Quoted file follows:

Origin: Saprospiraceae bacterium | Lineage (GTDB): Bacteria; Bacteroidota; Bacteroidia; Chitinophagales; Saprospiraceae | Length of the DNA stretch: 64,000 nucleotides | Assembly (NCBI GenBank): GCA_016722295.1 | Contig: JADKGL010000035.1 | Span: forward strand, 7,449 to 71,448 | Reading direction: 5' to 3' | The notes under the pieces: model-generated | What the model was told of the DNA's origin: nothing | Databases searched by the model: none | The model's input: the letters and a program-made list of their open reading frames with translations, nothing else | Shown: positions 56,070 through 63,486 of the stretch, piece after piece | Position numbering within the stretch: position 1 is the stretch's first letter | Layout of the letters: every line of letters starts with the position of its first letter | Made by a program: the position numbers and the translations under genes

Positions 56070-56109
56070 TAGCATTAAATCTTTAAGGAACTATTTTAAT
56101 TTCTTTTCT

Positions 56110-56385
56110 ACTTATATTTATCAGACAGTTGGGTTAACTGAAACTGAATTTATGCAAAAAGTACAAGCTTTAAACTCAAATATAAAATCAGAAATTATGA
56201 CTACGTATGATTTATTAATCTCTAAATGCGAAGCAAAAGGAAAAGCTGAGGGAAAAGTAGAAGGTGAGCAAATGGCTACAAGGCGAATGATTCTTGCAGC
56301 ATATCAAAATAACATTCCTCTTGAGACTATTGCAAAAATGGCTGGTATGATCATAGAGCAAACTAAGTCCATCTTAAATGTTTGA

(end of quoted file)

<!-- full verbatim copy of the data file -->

Origin: Saprospiraceae bacterium | Lineage (GTDB): Bacteria; Bacteroidota; Bacteroidia; Chitinophagales; Saprospiraceae | Length of the DNA stretch: 64,000 nucleotides | Assembly (NCBI GenBank): GCA_016722295.1 | Contig: JADKGL010000035.1 | Span: forward strand, 7,449 to 71,448 | Reading direction: 5' to 3' | The notes under the pieces: model-generated | What the model was told of the DNA's origin: nothing | Databases searched by the model: none | The model's input: the letters and a program-made list of their open reading frames with translations, nothing else | Shown: positions 56,070 through 63,486 of the stretch, piece after piece | Position numbering within the stretch: position 1 is the stretch's first letter | Layout of the letters: every line of letters starts with the position of its first letter | Made by a program: the position numbers and the translations under genes

Positions 56070-56109
56070 TAGCATTAAATCTTTAAGGAACTATTTTAAT
56101 TTCTTTTCT

Positions 56110-56385
56110 ACTTATATTTATCAGACAGTTGGGTTAACTGAAACTGAATTTATGCAAAAAGTACAAGCTTTAAACTCAAATATAAAATCAGAAATTATGA
56201 CTACGTATGATTTATTAATCTCTAAATGCGAAGCAAAAGGAAAAGCTGAGGGAAAAGTAGAAGGTGAGCAAATGGCTACAAGGCGAATGATTCTTGCAGC
56301 ATATCAAAATAACATTCCTCTTGAGACTATTGCAAAAATGGCTGGTATGATCATAGAGCAAACTAAGTCCATCTTAAATGTTTGA